Copyright ©2009 NPR. For personal, noncommercial use only. See Terms of Use. For other uses, prior permission required.

ROBERT SIEGEL, Host:

Imagine a beautiful hardcover book, something like "Moby Dick," a thick book and now imagine gutting it. Just cut the pages out and turn that classic into a purse. The spine is the bottom, the covers are the front and the back and there's also a beautiful cloth lining and elegant handles. Caitlin Phillips makes this kind of book bag in a studio near Washington D.C. NPR's Nell Greenfieldboyce watched as she transforms literary classics into fashion accessories using glue, a sewing machine and a knife.

(SOUNDBITE OF SEWING MACHINE)

M: I use just a very sharp - this is an X-Acto knife and just take the pages right out. It's a little weird at first because it's very sort of sacrilegious, it's very subversive. Sometimes people are, like, I can't believe you did that to a book. But I explain to them the books that I'm taking I get from libraries, yard sales and thrift stores where they're going to be thrown out.

(SOUNDBITE OF SEWING)

M: My goal is to find a fabric that looks like it grew out of the book. I wouldn't use a really loud funky polka dot on "Pride and Prejudice." If I do "Gone with the Wind" I will use Civil War reproduction fabric.

What bag you're carrying in some circles is a very big deal. Do you have the latest Fendi bag? But people use books as accessories all the time in their homes, and they don't necessarily realize that's what they were doing. But when you walk into someone's home and you see this gigantic library, that's an accessory. Look how smart I am. Look how well-read I am. It's very much of a status symbol.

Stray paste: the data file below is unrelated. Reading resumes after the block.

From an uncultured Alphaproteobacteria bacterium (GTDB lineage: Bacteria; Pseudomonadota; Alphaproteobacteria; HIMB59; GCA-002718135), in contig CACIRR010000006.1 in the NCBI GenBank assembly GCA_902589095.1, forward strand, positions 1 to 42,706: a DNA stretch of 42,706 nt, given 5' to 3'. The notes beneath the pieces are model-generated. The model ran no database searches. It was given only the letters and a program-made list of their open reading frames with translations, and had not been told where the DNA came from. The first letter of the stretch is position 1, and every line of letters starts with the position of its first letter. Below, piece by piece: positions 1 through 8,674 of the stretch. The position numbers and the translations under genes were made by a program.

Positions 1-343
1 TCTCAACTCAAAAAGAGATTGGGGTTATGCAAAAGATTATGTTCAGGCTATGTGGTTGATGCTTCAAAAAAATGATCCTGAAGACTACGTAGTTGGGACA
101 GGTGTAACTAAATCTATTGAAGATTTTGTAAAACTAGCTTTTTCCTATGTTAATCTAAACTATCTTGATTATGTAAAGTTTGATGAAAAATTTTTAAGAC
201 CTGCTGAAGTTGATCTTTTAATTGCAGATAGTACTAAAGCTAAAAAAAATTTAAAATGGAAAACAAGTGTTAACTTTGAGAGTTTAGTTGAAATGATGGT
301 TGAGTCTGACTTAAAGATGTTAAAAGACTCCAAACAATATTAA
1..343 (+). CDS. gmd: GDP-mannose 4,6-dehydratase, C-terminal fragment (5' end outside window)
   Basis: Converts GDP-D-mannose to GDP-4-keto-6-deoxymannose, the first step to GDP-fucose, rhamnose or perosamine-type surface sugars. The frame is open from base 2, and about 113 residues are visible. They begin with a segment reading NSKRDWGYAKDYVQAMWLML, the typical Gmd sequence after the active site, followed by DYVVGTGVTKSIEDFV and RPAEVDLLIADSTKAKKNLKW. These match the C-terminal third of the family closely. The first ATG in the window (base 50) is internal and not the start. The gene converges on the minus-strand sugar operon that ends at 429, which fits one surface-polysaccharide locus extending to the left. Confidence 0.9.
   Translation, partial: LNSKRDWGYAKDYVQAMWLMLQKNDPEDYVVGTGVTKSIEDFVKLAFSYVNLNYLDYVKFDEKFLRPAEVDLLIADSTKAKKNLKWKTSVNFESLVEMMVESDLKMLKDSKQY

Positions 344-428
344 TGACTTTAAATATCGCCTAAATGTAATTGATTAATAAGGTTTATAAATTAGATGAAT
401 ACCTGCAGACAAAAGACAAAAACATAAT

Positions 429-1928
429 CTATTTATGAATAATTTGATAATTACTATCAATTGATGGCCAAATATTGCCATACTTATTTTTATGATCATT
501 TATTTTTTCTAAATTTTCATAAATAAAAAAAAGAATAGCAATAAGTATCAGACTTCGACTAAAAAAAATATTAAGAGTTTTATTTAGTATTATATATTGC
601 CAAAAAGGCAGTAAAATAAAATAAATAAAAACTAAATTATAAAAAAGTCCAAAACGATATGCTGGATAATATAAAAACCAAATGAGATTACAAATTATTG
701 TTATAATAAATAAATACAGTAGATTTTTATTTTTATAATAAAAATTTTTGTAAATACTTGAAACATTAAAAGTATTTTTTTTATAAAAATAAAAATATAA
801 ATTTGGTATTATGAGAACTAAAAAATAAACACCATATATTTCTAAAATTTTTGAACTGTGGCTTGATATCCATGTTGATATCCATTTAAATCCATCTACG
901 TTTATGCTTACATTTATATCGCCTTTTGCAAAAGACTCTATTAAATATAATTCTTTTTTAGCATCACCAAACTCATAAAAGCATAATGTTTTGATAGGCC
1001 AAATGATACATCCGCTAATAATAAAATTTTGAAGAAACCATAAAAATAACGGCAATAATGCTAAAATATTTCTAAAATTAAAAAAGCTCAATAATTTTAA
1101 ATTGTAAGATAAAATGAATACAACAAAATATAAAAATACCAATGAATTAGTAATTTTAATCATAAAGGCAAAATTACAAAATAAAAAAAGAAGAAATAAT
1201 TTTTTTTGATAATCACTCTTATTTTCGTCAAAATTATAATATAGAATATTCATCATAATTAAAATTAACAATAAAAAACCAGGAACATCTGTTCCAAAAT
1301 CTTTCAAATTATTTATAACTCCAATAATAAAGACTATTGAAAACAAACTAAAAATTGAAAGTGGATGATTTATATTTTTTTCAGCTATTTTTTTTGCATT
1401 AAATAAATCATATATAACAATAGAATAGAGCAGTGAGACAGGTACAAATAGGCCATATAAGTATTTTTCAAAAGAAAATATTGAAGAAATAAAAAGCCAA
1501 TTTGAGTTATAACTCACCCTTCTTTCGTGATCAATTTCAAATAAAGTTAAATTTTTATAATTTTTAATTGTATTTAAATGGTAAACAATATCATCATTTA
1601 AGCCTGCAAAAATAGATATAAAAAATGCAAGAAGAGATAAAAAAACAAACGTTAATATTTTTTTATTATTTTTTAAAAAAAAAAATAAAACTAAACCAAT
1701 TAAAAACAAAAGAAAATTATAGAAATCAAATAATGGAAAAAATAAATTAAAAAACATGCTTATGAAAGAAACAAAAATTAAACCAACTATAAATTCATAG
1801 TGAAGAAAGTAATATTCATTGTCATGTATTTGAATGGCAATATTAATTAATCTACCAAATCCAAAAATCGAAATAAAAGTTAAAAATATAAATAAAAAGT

(SOUNDBITE OF SEWING MACHINE)

M: Each purse has a button as the closure. And I use mostly vintage buttons. There's some books that I've gotten that I would find really inappropriate to make a purse out of. I found this incredibly beautiful old book on eugenics, and I wouldn't cut it up, not just because of the value of the book, but also because the person who would carry that as a purse, I don't know what that would be like. That would be a little creepy. It's a little disturbing. I don't mind cutting up the Bible, especially if someone brings me an old Bible that's theirs, that's falling apart from so many years of use.

For the longest time I wouldn't do "Fahrenheit 451" because I just - the irony was just overwhelming to cut up a book about destroying books. But I since found a huge stack of them in paperbacks, and they make fantastic wallets.

(SOUNDBITE OF LAUGHTER)

M: So I will cut up "Fahrenheit 451" now.

SIEGEL: And you can see those wallets and purses at npr.org.

Copyright © 2009 NPR. All rights reserved. No quotes from the materials contained herein may be used in any media without attribution to NPR. This transcript is provided for personal, noncommercial use only, pursuant to our Terms of Use. Any other use requires NPR's prior permission. Visit our permissions page for further information.

NPR transcripts are created on a rush deadline by a contractor for NPR, and accuracy and availability may vary. This text may not be in its final form and may be updated or revised in the future. Please be aware that the authoritative record of NPR's programming is the audio.

Comments

 

Please keep your community civil. All comments must follow the NPR.org Community rules and Terms of Use. NPR reserves the right to use the comments we receive, in whole or in part, and to use the commenter's name and location, in any medium. See also the Terms of Use, Privacy Policy and Community FAQ.